Toshiba Satellite Z830 Review
- Incredibly lightweight
- Excellent connectivity
- Backlit keyboard
- Matt screen
- Design not as clean as rivals
- Screen’s poor viewing angles
- Mediocre keyboard
- Review Price: £899.00
- 13.3in 1366 x 758 matt screen
- Brushed magnesium-alloy unibody chassis
- Under 22mm thin, weighs under 1.2kg
- Core i3/5, 4-6GB RAM, 128GB SSD
- USB 3.0, HDMI, Gigabit Ethernet, HD webcam
We’ve already extensively tested the Asus Zenbook UX31 and Acer Aspire S3, as well as checking out awesome future models like the Lenovo Yoga. However, back to the here and now, Toshiba’s current offering is the Satellite Z830-10U, and it’s one of the lightest, thinnest and best-connected Ultrabooks going.
The Satellite Z830’s name recalls the Satellite R830, which was as close to an Ultrabook as many laptops got before the standard was introduced. In fact, if it hadn’t been for its poor screen and keyboard, the R830 would have been one of our top laptops of last year, so this latest Satellite is starting off with some impressive DNA. Just don’t confuse it with Toshiba’s Portege Z830, which is the business version of the company’s Ultrabook range and costs more.
So let’s start off with design. As mentioned the Z830 is one of the thinnest and lightest Ultrabooks on the market, which is quite an achievement in a sector where thin & light are already the norm. It measures only 16mm at its thickest point, beating the S3’s 17.5mm and the 17mm of the UX31 and MacBook Air [while not technically an Ultrabook, Apple’s ultraportable fits the category].
Weight – or rather, lack thereof – is where this Satellite really shines though. Thanks to a chassis constructed entirely from magnesium alloy, Toshiba has kept it below 1.11kg, where most rivals weigh closer to 1.5kg (for example the S3, which uses magnesium-alloy for its interior, still comes in at 1.4kg). And while this might only be a few hundred grams difference, it’s really noticeable when you pick the Z830 up. It almost lives up to Toshiba’s “featherweight” marketing.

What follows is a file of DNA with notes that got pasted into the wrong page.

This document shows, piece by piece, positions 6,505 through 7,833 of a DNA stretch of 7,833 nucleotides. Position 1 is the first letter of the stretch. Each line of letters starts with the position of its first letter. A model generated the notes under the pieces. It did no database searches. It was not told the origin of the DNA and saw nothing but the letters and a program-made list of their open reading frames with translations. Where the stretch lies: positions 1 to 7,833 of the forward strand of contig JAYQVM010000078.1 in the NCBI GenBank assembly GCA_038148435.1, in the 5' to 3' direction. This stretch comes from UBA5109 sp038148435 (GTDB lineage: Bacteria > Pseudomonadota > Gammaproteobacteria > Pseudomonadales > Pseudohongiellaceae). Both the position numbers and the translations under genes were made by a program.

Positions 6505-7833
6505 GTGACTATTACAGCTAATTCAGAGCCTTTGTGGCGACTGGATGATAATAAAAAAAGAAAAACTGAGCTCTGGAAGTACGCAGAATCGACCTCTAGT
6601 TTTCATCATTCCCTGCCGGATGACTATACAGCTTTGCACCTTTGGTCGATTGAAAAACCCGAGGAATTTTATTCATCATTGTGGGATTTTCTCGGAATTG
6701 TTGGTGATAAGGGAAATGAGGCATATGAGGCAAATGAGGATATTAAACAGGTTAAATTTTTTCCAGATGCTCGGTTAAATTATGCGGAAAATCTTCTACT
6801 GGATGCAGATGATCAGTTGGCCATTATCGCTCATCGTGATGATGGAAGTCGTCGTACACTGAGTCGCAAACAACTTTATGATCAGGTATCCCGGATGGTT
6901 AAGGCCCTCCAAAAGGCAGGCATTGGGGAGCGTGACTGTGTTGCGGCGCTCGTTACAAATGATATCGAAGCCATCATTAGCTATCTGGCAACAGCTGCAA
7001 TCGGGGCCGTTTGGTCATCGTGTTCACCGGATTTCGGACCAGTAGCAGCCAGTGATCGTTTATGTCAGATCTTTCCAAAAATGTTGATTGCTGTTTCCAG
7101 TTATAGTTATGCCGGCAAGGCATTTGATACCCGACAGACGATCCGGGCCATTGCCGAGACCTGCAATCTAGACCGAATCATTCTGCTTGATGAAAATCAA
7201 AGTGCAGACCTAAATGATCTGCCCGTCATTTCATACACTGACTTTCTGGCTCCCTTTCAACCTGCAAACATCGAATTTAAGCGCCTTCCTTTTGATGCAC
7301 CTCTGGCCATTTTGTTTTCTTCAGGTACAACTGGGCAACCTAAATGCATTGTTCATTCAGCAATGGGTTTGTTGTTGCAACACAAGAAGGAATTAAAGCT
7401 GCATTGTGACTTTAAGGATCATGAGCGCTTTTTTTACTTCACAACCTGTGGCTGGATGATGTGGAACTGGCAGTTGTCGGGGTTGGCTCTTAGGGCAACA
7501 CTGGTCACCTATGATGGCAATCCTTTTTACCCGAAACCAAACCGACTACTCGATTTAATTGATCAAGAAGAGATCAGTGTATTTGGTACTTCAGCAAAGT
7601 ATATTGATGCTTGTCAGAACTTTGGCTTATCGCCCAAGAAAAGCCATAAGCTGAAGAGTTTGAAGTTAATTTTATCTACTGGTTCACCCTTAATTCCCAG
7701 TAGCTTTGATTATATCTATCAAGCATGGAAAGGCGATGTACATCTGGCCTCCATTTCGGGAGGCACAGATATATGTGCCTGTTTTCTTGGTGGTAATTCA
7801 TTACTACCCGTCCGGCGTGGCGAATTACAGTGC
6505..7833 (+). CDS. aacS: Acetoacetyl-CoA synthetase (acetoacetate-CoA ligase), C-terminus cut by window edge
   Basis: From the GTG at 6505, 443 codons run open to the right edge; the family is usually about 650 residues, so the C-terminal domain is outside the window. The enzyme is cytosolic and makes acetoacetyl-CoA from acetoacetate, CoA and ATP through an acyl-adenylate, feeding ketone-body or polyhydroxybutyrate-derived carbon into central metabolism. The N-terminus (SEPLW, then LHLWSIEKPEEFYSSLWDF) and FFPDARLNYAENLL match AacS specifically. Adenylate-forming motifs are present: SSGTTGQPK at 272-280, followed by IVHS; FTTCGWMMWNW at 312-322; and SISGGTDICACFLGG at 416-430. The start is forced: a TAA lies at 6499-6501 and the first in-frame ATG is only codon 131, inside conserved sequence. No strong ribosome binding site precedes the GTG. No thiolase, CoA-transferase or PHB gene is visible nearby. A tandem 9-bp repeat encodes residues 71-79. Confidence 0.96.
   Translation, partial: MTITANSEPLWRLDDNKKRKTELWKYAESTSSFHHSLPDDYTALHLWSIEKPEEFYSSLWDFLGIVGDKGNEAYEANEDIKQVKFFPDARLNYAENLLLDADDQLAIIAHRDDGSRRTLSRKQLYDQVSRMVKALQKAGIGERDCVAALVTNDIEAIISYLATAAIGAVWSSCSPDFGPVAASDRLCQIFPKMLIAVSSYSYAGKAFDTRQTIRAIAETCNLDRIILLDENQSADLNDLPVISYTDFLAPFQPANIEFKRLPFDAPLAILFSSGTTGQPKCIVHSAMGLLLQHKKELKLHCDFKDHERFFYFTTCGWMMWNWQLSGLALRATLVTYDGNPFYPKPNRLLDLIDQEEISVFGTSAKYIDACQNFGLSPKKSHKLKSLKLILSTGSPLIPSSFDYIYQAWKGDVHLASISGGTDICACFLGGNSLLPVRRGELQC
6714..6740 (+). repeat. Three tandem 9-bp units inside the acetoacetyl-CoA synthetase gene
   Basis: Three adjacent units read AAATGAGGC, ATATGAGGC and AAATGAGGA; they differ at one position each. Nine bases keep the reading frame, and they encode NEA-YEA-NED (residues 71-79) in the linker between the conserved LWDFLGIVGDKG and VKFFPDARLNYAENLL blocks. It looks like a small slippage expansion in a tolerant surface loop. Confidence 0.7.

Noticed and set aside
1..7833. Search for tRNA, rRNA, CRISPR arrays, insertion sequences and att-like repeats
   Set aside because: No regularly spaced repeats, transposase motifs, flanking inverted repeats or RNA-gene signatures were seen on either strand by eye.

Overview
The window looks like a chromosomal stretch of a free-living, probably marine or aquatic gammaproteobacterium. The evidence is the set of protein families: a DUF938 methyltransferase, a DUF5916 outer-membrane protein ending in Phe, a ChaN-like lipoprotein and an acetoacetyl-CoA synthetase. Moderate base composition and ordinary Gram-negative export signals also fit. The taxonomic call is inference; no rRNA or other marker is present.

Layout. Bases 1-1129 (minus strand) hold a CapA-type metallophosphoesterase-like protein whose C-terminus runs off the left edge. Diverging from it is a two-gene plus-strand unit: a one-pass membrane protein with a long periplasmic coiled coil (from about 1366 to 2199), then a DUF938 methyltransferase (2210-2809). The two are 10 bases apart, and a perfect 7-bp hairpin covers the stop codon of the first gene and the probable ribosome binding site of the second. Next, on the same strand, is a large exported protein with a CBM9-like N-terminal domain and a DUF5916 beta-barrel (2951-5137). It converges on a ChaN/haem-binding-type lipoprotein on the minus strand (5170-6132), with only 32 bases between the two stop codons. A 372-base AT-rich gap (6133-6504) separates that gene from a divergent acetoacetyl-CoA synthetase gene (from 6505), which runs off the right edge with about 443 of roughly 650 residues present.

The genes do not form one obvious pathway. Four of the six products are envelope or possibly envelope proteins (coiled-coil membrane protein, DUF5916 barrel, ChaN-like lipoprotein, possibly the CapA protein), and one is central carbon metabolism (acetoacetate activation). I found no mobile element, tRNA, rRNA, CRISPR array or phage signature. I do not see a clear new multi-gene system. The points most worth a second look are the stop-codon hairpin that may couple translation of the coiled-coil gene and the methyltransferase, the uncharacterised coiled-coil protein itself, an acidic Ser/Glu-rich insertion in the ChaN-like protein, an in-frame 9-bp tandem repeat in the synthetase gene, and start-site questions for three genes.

So far then, Toshiba’s Ultrabook is shaping up pretty well. Unfortunately, thanks to all that magnesium it feels deceptively flimsy in the hand, and even though this is a somewhat false impression, the amount of flex will undoubtedly put off many who might be looking for the kind of solid rigidity you get from the Air or Zenbook.
Also, the Satellite Z830 isn’t exactly the prettiest Ultrabook we’ve seen, perhaps because of its shared DNA with the business-oriented Portege. Even its lid isn’t a cohesive whole, with two hinges to either side finished in chrome – as is the touchpad area. These touches jar rather than adding class. And while we’re talking about the pad’s visual impact, the multicoloured indicator LEDs don’t do it any favours either.
The Z830’s extensive connectivity also spoils the tapering edges somewhat, even if Toshiba has located most of it on the laptop’s rear. Finally the bevy of colourful stickers on the palm rest don’t help matters much (though they’re fairly easy to remove). Admittedly these labels are obligatory, but Asus’ solution of making them all grey, for example, showed a consideration for style that’s missing here.
As already mentioned, the Satellite Z830’s connectivity is among the most extensive to be found on any ultraportable. Again, this is because it’s the identical twin of the Portege Z830, with the unwelcome anachronism of a VGA port proof of this heritage. Still, we won’t complain about a rare (without requiring a USB adapter) Gigabit Ethernet port, a full-size HDMI port, or the separate headphone and microphone inputs on the laptop’s left side where they join a full-size SDXC card slot.